A second sales contract dated February 1, 1964, provided the terms for the purchase of Schmeer partnership. The provisions of this agreement required six of the existing eight partners in JBL & K to convey to Tomlinson a percentage of their interest so that he would acquire 8.57 percent of the purchasing partnership. Additionally, JBL & K was to pay Schmeer $31,626.50, plus a sum equal to three-fourths of the book value of the office furniture and office equipment of Schmeer partnership. In consideration for the JBL & K interest and the cash, Tomlinson and Schmeer agreed to the following:

The amount eventually paid Schmeer fro his three-fourths interest in the office equipment was $1,984.83.

(a) To transfer or cause to be transferred to JBL & K all customer accounts, lists, policies and renewals of Schmeer Insurance Agency, a copartnership, of which the said Tomlinson and Schmeer are all of the general partners, as well as the right to any renewal or future commissions which shall be generated by said customer accounts, lists, policies, or renewals, but no cash or accounts receivables shall be transferred.

(b) To transfer or cause to be transferred to JBL & K all office furniture or equipment owned by Schmeer Insurance Agency * * *

(c) Tomlinson shall further pay in cash to JBL & K for the benefit of Partners a sum equal to eight and 57/100 (8.57%) of the net worth of JBL & K on January 31, 1964. For the purpose of this provision a financial statement of JBL & K is to be prepared, attached hereto, marked ‘Exhibit A’, and incorporated herein, and such balance sheet and net worth shall include eight and 57/100 percent (8.57%) of the purchase price paid by JBL & K prior to February 1, 1964, for the Swan Agency and eight and 57/100 percent (8.57%) of the net profit for the Swan Agency for the period beginning with the purchase of such agency and ending January 31, 1964. Tomlinson shall be allowed a credit against the payment provided by this subparagraph (c) in the amount of one-fourth of the book value of the office furniture and office equipment of Schmeer Insurance Agency and shall pay the balance of said sum by applying to said obligation all profits received from JBL & K as a partner thereof except the sum of One Thousand ($1000) Dollars per month received in salary and Five Hundred ($500) Dollars per month received as draw, and all sums necessary to pay Federal and State income taxes on income received from JBL & K.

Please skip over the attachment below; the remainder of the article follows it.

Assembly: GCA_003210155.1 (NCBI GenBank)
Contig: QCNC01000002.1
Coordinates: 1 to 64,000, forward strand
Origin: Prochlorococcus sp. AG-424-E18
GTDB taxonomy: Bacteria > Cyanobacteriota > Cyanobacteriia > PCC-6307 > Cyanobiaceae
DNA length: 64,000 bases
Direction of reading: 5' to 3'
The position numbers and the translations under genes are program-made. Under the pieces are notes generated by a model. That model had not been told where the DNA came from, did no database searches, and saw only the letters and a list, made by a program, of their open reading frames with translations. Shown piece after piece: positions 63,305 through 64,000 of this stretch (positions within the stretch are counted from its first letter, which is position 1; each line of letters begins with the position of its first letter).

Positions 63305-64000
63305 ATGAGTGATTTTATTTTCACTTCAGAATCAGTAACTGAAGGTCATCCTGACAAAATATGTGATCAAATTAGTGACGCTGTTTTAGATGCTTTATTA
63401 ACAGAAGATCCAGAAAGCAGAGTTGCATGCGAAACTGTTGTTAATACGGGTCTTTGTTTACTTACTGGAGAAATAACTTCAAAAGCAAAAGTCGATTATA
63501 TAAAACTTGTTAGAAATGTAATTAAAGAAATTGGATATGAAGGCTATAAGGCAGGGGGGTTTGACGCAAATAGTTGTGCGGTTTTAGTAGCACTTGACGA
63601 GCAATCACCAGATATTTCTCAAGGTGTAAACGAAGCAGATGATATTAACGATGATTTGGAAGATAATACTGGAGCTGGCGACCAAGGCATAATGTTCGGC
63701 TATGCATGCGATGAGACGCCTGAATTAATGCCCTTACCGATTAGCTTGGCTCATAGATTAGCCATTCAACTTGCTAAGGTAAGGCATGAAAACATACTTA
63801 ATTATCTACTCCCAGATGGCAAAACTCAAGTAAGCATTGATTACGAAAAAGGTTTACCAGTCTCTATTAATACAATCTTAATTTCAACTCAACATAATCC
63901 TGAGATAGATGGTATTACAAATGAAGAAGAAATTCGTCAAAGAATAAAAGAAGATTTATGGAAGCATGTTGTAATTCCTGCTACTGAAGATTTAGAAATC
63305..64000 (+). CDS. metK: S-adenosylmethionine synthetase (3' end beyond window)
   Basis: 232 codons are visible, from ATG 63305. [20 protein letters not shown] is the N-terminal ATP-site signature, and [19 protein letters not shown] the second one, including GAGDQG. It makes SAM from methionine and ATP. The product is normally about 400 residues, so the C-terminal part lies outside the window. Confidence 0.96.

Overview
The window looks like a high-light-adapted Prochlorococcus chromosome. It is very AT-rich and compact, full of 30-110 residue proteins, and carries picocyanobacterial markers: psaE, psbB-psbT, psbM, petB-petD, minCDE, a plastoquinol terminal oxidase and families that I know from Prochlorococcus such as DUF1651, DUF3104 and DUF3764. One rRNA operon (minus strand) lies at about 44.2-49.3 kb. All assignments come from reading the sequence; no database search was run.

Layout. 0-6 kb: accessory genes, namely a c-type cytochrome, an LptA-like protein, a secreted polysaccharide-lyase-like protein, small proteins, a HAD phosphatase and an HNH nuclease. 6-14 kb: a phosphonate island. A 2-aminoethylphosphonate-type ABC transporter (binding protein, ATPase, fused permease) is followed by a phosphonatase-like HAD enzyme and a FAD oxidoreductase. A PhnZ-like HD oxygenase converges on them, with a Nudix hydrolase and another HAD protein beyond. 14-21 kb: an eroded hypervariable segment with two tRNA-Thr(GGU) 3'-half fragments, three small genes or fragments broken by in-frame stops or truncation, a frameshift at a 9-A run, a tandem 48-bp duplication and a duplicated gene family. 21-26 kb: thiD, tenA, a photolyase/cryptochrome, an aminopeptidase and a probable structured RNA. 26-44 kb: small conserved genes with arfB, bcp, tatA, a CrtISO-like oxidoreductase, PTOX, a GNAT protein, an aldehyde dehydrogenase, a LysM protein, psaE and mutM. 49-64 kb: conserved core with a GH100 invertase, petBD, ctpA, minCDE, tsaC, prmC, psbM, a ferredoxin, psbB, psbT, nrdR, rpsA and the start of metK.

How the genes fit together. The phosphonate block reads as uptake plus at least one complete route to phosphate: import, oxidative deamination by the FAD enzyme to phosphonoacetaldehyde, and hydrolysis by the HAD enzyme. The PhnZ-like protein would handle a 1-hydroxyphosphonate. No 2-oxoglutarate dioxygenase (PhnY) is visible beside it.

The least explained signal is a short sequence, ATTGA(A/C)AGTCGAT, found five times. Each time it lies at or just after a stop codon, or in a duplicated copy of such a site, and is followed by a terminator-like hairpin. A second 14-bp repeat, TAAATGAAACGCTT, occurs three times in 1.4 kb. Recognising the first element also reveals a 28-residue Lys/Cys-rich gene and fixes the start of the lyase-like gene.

The insurance expiration information acquired from both Schmeer businesses was organized on a client-by-client basis. For insured's file contained the policy expiration date and in addition may have contained one or more of the following:

At the time of the purchase JBL & K did not evaluate each individual and commercial account of Schmeer partnership.